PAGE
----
went on to become First Round NFL Draft picks.
The Wolfpack boasted an ACC-best six first-team all-conference performers in
2018 and became the first team in school history to place two wide receivers
on the first team. His 2017 squad posted nine wins for the season, including
a 6-2 mark in the ACC – the most in 23 years. The squad finished the year
with a resounding win in the Hyundai Sun Bowl. In 2016, while facing a
daunting schedule, his squad won three of its last four games, including a
win at rival UNC and an Independence Bowl victory over SEC opponent
Vanderbilt. Four of the squad’s losses in 2016, including two to ranked
teams, were by seven points of less.
In 2015, Doeren took one of the nation’s youngest teams and went to battle
against three teams that ended the regular season ranked in the top 10. NC
State won four road games in 2015, more than any Wolfpack squad since 2002.
No other State team has turned in more road victories since 1957. The team
posted numbers on offense and special teams that were among the top marks in
school history. In 2014, his second year as the head coach at NC State, his
team was the second-most improved in the Power 5 conferences. The Wolfpack
more than doubled its win total from the previous season, earned a bowl
victory and posted its highest team GPA in program history.
The 2014 Wolfpack squad was only the second in school history to score 40 or
more points in five regular season games and posted its best rushing average
since 1992. Despite the tough league schedule in 2015, the team posted four
40+ point games and an almost identical rushing output.
Doeren has built a program at NC State that prides itself in giving back to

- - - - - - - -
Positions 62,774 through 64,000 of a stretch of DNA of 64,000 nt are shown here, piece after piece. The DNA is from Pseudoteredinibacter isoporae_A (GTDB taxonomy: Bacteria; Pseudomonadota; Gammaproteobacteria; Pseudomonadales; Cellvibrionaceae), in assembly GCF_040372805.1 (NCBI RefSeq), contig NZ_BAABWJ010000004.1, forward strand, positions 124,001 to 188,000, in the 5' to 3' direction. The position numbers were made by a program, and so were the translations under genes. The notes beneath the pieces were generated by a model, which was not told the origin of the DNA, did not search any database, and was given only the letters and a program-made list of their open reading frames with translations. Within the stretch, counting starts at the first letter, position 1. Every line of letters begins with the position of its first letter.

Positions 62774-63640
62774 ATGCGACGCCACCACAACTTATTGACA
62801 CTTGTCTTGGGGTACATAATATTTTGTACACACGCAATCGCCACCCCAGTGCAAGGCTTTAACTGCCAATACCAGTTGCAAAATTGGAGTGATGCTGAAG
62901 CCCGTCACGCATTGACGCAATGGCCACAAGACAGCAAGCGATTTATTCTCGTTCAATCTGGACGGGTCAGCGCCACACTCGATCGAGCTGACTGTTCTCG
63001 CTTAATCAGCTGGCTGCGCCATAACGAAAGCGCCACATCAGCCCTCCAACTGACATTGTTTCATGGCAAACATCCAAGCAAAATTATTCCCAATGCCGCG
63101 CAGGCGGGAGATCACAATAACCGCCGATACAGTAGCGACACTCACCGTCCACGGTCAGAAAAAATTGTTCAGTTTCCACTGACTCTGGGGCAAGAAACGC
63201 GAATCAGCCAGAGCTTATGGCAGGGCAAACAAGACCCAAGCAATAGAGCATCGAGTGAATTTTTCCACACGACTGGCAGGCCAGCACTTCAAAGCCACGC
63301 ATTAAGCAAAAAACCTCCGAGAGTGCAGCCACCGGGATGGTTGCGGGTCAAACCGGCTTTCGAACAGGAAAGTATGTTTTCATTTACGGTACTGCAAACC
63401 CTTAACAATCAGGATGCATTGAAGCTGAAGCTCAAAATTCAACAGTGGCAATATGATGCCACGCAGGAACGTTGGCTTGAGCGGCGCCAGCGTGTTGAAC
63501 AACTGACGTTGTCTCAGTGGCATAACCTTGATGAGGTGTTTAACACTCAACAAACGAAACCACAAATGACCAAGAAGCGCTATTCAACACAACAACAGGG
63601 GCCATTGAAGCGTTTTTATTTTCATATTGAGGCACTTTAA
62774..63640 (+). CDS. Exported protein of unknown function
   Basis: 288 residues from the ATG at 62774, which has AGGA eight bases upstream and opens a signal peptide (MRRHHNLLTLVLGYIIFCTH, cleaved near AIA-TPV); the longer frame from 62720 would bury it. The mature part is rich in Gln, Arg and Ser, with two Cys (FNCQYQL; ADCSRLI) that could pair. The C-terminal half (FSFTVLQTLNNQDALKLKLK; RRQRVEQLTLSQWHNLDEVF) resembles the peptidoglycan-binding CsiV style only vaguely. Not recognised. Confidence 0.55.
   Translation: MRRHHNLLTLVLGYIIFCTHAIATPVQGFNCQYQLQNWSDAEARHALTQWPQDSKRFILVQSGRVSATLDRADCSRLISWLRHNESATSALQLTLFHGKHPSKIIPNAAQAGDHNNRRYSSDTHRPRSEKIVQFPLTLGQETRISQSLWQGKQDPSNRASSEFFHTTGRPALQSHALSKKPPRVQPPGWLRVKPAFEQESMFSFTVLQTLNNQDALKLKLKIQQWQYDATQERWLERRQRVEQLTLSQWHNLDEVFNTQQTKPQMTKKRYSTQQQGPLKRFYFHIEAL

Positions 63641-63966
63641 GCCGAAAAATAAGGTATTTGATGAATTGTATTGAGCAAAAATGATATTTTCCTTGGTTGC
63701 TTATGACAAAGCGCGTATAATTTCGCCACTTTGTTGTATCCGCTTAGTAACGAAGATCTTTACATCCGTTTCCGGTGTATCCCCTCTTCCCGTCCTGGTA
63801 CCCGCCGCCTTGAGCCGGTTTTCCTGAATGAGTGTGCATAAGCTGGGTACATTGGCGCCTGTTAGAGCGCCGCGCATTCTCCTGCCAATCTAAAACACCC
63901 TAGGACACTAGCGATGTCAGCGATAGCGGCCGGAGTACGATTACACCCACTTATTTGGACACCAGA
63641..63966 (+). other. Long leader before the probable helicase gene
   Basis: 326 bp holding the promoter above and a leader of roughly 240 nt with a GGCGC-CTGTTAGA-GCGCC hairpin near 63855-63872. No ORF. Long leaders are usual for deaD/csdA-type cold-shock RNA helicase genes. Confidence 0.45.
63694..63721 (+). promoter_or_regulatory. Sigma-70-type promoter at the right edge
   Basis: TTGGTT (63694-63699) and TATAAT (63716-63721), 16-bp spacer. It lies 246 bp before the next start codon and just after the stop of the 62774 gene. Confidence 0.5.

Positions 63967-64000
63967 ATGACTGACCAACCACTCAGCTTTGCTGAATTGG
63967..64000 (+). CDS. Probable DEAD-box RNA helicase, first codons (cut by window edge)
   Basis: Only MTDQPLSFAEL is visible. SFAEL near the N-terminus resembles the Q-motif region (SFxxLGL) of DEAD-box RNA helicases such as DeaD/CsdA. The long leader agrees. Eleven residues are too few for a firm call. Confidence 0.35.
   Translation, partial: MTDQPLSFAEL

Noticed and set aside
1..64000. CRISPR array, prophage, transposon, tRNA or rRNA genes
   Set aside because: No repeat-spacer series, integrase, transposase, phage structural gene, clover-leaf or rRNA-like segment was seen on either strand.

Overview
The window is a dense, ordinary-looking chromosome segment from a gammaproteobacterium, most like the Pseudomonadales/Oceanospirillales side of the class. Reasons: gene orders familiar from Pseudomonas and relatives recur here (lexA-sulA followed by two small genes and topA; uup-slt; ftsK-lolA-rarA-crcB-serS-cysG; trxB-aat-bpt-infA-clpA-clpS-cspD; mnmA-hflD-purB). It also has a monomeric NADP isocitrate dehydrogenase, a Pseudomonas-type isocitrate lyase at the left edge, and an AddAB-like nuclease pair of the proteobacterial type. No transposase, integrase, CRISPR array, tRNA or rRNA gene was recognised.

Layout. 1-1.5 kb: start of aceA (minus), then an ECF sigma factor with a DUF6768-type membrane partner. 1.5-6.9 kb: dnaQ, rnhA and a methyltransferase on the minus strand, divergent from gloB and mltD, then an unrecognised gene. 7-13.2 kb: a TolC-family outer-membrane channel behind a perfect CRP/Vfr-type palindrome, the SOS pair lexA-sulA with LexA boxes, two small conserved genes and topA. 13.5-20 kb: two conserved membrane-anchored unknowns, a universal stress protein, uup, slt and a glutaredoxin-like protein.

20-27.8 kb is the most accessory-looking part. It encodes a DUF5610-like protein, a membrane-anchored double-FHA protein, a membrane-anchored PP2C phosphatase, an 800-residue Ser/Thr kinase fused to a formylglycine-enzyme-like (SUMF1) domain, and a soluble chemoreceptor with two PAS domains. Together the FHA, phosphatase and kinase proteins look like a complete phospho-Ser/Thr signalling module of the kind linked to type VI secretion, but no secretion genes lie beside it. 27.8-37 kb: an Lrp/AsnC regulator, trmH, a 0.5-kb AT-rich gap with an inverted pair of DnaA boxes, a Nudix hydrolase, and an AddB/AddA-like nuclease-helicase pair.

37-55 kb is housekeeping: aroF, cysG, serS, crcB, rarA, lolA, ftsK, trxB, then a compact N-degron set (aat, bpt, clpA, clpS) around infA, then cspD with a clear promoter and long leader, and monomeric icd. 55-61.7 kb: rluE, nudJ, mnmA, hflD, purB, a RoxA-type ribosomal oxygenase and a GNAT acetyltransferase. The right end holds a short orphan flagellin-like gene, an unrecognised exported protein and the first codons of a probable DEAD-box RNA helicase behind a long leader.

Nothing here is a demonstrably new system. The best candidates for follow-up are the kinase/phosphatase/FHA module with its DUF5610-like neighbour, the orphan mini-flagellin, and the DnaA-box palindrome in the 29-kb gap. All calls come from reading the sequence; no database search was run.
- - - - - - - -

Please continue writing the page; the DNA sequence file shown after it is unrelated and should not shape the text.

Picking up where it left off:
the community. Members of his teams have turned in over 7,000 collective
hours of community service since he took over as head coach. His team has
won the NC State Athletics Community Service Award twice.
He puts his money and his time where his mouth is. Not only does he set a
high standard for his team when it comes to community service, but he holds
himself to that standard. He and his wife, Sara have raised money and
brought awareness to special needs education in Wake County since coming to
NC State and have been big supporters of 321 Coffee – a nonprofit coffee
shop that is staffed by individuals with intellectual and developmental
Doeren has established a culture that develops the person by instituting
“Real World Wednesdays.” Every week from January until the season starts, a
different speaker comes in to speak to the team about his or her experiences
or to help teach real life lessons. Speakers have included former players
from the NFL, the business world and other individuals who have shared their
He believes that giving his athletes all the tools and knowledge they need
to be great leaders is essential to their success, on and off the field. He
knows that it takes strong leaders to develop strong leaders, so the
training starts with himself and the coaching staff. He uses examples from
other programs, university resources and outside speakers to help train his
He came to NC State after leading the program at Northern Illinois to its